Friday, December 18, 2009

IEC 2009 - Wisconsin

The reports from IEC 2009 are available. Lots of meaty pdfs and Power Point presentations.

It looks like work on IEC Fusion has picked up compared to 2008.

H/T Tall Dave

Friday, December 4, 2009

The Current State Of Fusion

Alan Boyle at Cosmic Log has the latest broad look at the state of Fusion. He discusses the state of laser fusion. The the $3.5 billion American National Ignition Facility seems to be doing well. But what excites me is that he has some indirect news on The Polywell Fusion Reactor experiments.
The dark horse in the fusion race is an approach known as inertial electrostatic confinement fusion, or Polywell fusion. This method, pioneered by the late physicist Robert Bussard, involves designing a high-voltage cage in such a way that atomic nuclei slam into each other at high speeds, sparking fusion.
That is the hope. Now what about some news?
In September, EMC2 Fusion was awarded a Navy contract, backed by $7.9 million in stimulus funds, to develop a scaled-up version of a Polywell fusion reactor. Development and testing of the device is expected to take two years, and there's an option to spend another $4.4 million on experiments with hydrogen-boron fuel (known as pB11).

In the past, EMC2 Fusion's Richard Nebel has been able to describe the team's progress in general terms, saying that he was "very pleased" with the performance of an earlier test device. But now, with more Navy money on the line, Nebel has been constrained from saying anything about the project. The fact that the research is continuing, however, appears to indicate that the results have been promising enough to keep the Navy interested.
My sources on the project have dried up as well. No one is talking. I am running on unsupported rumors and conjecture. Some think that the silence is a cover up for failure. Being a fanboy I'm more inclined that they are so wildly successful that the Navy doesn't want to let the cat out of the bag any sooner than they can help. Reality is probably some where in the middle or worse. The design is so simple that if the Navy gets it to work no country is more than 5 years behind in producing a working model from scratch (given a crash program).

As you know I have been closely following the progress of the WB-X contracts at EMC2. If you want to get deeper into them:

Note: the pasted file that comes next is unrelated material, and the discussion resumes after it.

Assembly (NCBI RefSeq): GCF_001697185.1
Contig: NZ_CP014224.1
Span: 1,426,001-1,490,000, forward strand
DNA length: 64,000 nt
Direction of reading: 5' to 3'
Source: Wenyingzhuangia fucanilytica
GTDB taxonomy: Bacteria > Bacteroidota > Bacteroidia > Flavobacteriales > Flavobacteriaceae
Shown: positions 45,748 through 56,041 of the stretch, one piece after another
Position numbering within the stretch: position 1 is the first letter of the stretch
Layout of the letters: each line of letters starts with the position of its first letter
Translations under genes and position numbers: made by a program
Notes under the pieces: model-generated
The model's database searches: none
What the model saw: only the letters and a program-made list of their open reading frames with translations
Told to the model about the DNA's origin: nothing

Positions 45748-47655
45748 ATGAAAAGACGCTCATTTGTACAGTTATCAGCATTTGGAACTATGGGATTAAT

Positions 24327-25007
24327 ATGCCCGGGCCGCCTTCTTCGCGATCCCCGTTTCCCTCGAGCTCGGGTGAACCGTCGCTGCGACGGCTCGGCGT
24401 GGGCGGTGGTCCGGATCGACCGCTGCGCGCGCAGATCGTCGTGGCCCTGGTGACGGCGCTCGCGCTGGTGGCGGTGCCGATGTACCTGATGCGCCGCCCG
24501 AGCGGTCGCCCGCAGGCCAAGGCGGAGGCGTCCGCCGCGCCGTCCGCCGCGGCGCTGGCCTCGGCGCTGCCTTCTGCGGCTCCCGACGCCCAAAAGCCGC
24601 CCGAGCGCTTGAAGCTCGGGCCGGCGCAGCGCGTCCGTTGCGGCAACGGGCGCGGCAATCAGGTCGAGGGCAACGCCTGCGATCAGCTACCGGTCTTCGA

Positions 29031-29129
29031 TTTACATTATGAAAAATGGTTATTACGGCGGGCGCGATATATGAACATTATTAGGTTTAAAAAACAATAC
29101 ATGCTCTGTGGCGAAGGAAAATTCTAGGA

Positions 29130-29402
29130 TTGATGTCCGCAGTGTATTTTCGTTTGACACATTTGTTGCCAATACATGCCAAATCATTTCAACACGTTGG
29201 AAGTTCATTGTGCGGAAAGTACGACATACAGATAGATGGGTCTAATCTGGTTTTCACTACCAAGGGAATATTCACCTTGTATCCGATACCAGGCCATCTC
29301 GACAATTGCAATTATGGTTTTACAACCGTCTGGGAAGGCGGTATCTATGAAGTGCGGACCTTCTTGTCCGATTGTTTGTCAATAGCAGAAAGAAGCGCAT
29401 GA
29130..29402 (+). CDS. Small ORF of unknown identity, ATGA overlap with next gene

WB-8 Contract Progress

Polywell Gets The Dough

The Boys At Talk-Polywell Have Struck Paydirt

WB-8 In The Works

Polywell Gets In On The Act

You can learn the basics of fusion energy by reading Principles of Fusion Energy: An Introduction to Fusion Energy for Students of Science and Engineering

Polywell is a little more complicated. You can learn more about Polywell and its potential at: Bussard's IEC Fusion Technology (Polywell Fusion) Explained

The American Thinker has a good article up with the basics.

And the best part? We Will Know In Two Years

H/T rschaffer8 at Talk Polywell

Tuesday, December 1, 2009

ITER Back To The Drawing Board

The ITER fusion test reactor project is getting a schedule review [pdf] because the project is seriously out of whack.
The scientific and engineering team building the ITER fusion reactor failed to win an expected endorsement from the project’s governing council last week. The council, which represents the seven international partners in the project—China, the European Union, India, Japan, South Korea, Russia, and the United States—sent the team back to do more work on the proposed construction schedule for the mammoth undertaking.
So what is being done to fix this mismatch between means and ends?
...ITER staff have been racing for months to get the final project baseline documents, which describe the design, cost estimates, and planned schedule, ready for the 18–19 November council meeting at Cadarache (Science, 13 November, p. 932). But some council members voiced concern that the schedule, which aimed to start the reactor by 2018, was not realistic and that there was too high a risk that some part of the immensely complicated effort could go wrong.

A slip in the schedule would invariably mean increased costs, and the council is already concerned about budget estimates, which, sources say, may have doubled from ��5 billion since the partners signed up in 2006. So the council told ITER staff to nail down more firmly the risks, both technical and organizational, involved in the schedule and come back in February with earliest and latest possible start-up dates.
And they are not even going to discuss costs until they get a schedule estimate. Good.

I wonder if the fact that Focus Fusion, and Tri-Alpha Energy, and General Fusion, and other groups promise results much sooner at much lower costs also has something to do with the reevaluation.

Of course you all know my favorite. The Polywell Fusion Reactor. You can learn the basics of fusion energy by reading Principles of Fusion Energy: An Introduction to Fusion Energy for Students of Science and Engineering

Polywell is a little more complicated. You can learn more about Polywell and its potential at: Bussard's IEC Fusion Technology (Polywell Fusion) Explained

The American Thinker has a good article up with the basics. And the best part? We Will Know In Two Years.

Here is a good page to keep up with ITER news. I love what it says at the top of the page:

18 Years Until 1st Q = 10 DT pulse 400s long at 500MW on ITER

Plasma Physicist and author of Principles of Plasma PhysicsDr. Nicholas Krall said, "We spent $15 billion dollars studying tokamaks and what we learned about them is that they are no damn good."